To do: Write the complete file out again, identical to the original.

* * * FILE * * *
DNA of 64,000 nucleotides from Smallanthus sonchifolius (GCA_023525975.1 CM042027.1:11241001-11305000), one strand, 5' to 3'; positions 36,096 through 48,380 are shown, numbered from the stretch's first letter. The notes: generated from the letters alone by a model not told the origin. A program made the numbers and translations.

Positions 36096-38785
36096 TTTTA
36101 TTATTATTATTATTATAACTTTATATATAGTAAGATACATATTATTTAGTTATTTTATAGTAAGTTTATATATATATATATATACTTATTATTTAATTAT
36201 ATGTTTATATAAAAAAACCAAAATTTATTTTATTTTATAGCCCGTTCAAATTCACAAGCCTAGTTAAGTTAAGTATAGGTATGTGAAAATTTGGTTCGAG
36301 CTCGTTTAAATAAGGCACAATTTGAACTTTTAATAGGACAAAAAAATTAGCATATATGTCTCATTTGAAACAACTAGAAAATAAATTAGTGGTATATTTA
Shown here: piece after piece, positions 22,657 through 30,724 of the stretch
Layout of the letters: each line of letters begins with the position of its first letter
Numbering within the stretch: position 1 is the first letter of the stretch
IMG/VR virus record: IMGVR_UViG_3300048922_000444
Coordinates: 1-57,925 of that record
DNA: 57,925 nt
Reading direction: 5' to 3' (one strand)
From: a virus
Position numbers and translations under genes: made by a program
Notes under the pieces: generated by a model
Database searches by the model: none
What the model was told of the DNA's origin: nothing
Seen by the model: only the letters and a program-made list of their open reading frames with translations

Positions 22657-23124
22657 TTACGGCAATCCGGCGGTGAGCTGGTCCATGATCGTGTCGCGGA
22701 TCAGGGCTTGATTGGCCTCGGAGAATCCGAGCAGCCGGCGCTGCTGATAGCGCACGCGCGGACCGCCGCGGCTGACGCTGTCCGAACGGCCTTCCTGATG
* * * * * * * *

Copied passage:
DNA of 64,000 nucleotides from Smallanthus sonchifolius (GCA_023525975.1 CM042027.1:11241001-11305000), one strand, 5' to 3'; positions 36,096 through 48,380 are shown, numbered from the stretch's first letter. The notes: generated from the letters alone by a model not told the origin. A program made the numbers and translations.

Positions 36096-38785
36096 TTTTA
36101 TTATTATTATTATTATAACTTTATATATAGTAAGATACATATTATTTAGTTATTTTATAGTAAGTTTATATATATATATATATACTTATTATTTAATTAT
36201 ATGTTTATATAAAAAAACCAAAATTTATTTTATTTTATAGCCCGTTCAAATTCACAAGCCTAGTTAAGTTAAGTATAGGTATGTGAAAATTTGGTTCGAG
36301 CTCGTTTAAATAAGGCACAATTTGAACTTTTAATAGGACAAAAAAATTAGCATATATGTCTCATTTGAAACAACTAGAAAATAAATTAGTGGTATATTTA
Shown here: piece after piece, positions 22,657 through 30,724 of the stretch
Layout of the letters: each line of letters begins with the position of its first letter
Numbering within the stretch: position 1 is the first letter of the stretch
IMG/VR virus record: IMGVR_UViG_3300048922_000444
Coordinates: 1-57,925 of that record
DNA: 57,925 nt
Reading direction: 5' to 3' (one strand)
From: a virus
Position numbers and translations under genes: made by a program
Notes under the pieces: generated by a model
Database searches by the model: none
What the model was told of the DNA's origin: nothing
Seen by the model: only the letters and a program-made list of their open reading frames with translations

Positions 22657-23124
22657 TTACGGCAATCCGGCGGTGAGCTGGTCCATGATCGTGTCGCGGA
22701 TCAGGGCTTGATTGGCCTCGGAGAATCCGAGCAGCCGGCGCTGCTGATAGCGCACGCGCGGACCGCCGCGGCTGACGCTGTCCGAACGGCCTTCCTGATG